Some chore-like activities that could keep you busy during the autumn season would include obtaining or cutting wood for your stove or fireplace or gas for those of you that have gas stoves that heat the house. Another chore would be to caulk any spots on the ouside of your house that look like areas where cold air could get in. Swapping the winter clothes in storage for the summer clothes or alternatively purchasing the winter clothes, boots and accessories needed. Apparently Sorrels are a great brand of boot. Other clothes you might think of purchasing include wool sweaters, waterproof gloves and handwarmers. Other items that you might want to dig out of storage or purchase would be snow shovels, throw rugs for wood floors, electric space heaters and a mat for wet boots. You might want to make a spot in the house ready for hanging wet mittens, scarves, hats and snowpants. Cleaning out your heater and changing the filter, getting the gas lines checked and cleaning out your gutters and chimney are also great ideas. It makes sense to close off the rooms that you don't use very often in order to conserve heat. Another heat conserving trick is to seal your windows on the inside with plastic. A fall clean up to get rid of the clutter will help to make the house not feel so small while you are cooped up inside all winter. You might want to clean out any clutter in your yard so that the kids can play in the snow without worrying about what is under it.

Winterizing your vehicle was a large part of the discussion. Sunglasses help with the glare from the snow. Items for your emergency car kit would include jumper cables, neon signs, flares, coolant, anything you would need to change a flat, large wool blanket, more than one blanket, box of crackers, water - a jug for the car and individual bottles for consumption, juice boxes, handi-wipes, paper towels, some cash and quarters, batteries, flashlight, maps, candy bars, energy bars, extra mittens and hats, a coffee can with a candle melted to the bottom, extra candles, matches, shovel, lock de-icer, broom, extra clothes for the kids, first aid kid and maybe some extra diapers and wipes. We don't like to think the worst but you never know what could happen out there.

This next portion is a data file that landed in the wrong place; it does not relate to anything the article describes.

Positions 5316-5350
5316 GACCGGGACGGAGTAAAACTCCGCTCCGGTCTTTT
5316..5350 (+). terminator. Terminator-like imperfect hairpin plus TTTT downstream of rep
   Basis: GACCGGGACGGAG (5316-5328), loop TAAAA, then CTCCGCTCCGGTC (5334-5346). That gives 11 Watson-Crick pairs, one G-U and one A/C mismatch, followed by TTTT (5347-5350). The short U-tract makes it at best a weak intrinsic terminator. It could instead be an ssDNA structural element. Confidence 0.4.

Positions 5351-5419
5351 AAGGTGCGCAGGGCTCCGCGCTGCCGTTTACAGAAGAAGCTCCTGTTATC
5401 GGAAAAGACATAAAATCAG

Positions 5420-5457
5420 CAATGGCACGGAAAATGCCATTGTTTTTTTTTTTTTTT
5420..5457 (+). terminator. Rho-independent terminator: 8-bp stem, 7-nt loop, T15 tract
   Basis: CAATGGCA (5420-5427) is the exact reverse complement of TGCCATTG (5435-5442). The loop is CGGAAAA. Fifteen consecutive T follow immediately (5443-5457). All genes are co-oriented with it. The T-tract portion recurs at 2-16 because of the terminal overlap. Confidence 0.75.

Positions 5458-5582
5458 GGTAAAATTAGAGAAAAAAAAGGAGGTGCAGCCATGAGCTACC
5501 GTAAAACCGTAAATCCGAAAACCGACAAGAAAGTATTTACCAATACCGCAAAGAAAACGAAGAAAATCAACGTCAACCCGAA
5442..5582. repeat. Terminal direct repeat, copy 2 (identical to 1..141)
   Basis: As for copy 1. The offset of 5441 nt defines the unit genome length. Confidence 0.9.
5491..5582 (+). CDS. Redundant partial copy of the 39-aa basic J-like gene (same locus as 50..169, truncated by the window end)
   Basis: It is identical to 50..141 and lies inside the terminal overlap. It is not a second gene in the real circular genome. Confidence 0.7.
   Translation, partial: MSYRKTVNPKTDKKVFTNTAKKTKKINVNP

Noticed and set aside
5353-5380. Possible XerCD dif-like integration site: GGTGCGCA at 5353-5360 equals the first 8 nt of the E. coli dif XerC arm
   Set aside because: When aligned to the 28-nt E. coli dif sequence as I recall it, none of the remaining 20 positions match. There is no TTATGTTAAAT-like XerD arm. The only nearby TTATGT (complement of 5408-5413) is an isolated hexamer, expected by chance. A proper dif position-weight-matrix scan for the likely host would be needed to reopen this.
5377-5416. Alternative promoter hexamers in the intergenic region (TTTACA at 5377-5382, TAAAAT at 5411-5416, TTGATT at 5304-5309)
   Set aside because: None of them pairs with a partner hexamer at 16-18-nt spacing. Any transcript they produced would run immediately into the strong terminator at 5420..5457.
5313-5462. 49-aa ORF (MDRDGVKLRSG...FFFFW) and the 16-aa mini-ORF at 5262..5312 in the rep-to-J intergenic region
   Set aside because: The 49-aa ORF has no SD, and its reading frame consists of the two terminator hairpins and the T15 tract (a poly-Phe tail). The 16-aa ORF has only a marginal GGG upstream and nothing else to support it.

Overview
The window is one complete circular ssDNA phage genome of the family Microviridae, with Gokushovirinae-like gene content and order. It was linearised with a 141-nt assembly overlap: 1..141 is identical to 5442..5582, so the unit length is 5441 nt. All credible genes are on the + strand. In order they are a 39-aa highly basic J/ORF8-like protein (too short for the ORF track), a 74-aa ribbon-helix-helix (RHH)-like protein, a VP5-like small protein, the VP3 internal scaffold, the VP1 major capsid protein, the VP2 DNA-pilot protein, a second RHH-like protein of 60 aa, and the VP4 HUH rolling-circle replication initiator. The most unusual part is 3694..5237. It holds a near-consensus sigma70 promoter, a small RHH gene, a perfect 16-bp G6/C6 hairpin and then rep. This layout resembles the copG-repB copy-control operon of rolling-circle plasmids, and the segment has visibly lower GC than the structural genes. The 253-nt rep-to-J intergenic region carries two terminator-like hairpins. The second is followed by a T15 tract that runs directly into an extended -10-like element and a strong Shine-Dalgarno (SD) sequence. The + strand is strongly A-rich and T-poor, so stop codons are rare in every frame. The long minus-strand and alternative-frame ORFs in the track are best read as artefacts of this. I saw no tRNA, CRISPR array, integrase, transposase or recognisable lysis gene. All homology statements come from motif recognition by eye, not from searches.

A few emergency items for the house that I thought were great ideas included a crank radio, a coleman stove, extra water and extra canned goods. Sand, blankets, salt or grit for the car and driveway, a plug for the car are also good items to have on hand. Rags under your tires for a stuck car work better than sand or kitty litter.

Activities, projects and ideas that I found interesting include growing fresh herbs on window sills, knitting and stocking up on craft items so you have something to do on a cold day. A family jigsaw puzzles was an idea I found appealing even though I'm not usually into puzzles. I really liked the idea of window quilts, I think I would do different shades of blue fleece with white snow flakes and maybe use some batting in between layers of the fleece or maybe snowmen on red fleece, these could definately be fun and would require the kind of sewing I like (all straight lines) - you could also rig it somehow so that you have a way to lift it, like blinds. You could also make door draft stoppers, I envision some character with long legs doing the splits at the bottom of my door to keep the cold air out.

Definatley some awesome ideas. The mamas on the mothering site I visit everyday are awe inspiring individuals and I enjoy their online company whenever I get a chance between diaper changes and ten minute visit to the fridge while my almost two year old explores all the things he can't have. Thank you ladies!

1 Comments:

At 12:16 AM, Blogger Innocent Observer said...

I enjoyed your post and look forward to reading more of your blog. Fall is such a great season and if you plan right you can make winter wonderful too! I love to stock my frezer and I really love canning! So much fun. It is so great to see the abundance of the summer season.